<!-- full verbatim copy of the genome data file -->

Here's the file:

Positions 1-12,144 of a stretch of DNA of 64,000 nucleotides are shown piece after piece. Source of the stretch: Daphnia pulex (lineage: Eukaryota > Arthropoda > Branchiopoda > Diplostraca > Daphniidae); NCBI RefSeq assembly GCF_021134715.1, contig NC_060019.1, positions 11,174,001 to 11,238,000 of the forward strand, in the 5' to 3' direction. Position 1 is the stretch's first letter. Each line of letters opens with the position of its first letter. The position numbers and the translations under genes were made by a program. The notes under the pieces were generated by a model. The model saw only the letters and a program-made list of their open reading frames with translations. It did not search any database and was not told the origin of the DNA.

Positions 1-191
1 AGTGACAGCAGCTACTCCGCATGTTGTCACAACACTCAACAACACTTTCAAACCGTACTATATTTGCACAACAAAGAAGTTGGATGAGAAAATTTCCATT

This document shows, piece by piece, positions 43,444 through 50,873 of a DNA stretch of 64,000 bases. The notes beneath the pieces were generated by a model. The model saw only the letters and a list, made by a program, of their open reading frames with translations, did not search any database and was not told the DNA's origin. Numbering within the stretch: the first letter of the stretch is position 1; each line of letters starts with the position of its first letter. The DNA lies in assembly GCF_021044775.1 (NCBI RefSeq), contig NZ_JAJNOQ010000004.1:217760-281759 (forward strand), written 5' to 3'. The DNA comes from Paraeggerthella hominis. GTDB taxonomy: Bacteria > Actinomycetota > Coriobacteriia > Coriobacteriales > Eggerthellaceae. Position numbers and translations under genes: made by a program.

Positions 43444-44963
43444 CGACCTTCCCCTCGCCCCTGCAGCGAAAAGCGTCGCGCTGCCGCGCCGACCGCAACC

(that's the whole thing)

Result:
Positions 1-12,144 of a stretch of DNA of 64,000 nucleotides are shown piece after piece. Source of the stretch: Daphnia pulex (lineage: Eukaryota > Arthropoda > Branchiopoda > Diplostraca > Daphniidae); NCBI RefSeq assembly GCF_021134715.1, contig NC_060019.1, positions 11,174,001 to 11,238,000 of the forward strand, in the 5' to 3' direction. Position 1 is the stretch's first letter. Each line of letters opens with the position of its first letter. The position numbers and the translations under genes were made by a program. The notes under the pieces were generated by a model. The model saw only the letters and a program-made list of their open reading frames with translations. It did not search any database and was not told the origin of the DNA.

Positions 1-191
1 AGTGACAGCAGCTACTCCGCATGTTGTCACAACACTCAACAACACTTTCAAACCGTACTATATTTGCACAACAAAGAAGTTGGATGAGAAAATTTCCATT

This document shows, piece by piece, positions 43,444 through 50,873 of a DNA stretch of 64,000 bases. The notes beneath the pieces were generated by a model. The model saw only the letters and a list, made by a program, of their open reading frames with translations, did not search any database and was not told the DNA's origin. Numbering within the stretch: the first letter of the stretch is position 1; each line of letters starts with the position of its first letter. The DNA lies in assembly GCF_021044775.1 (NCBI RefSeq), contig NZ_JAJNOQ010000004.1:217760-281759 (forward strand), written 5' to 3'. The DNA comes from Paraeggerthella hominis. GTDB taxonomy: Bacteria > Actinomycetota > Coriobacteriia > Coriobacteriales > Eggerthellaceae. Position numbers and translations under genes: made by a program.

Positions 43444-44963
43444 CGACCTTCCCCTCGCCCCTGCAGCGAAAAGCGTCGCGCTGCCGCGCCGACCGCAACC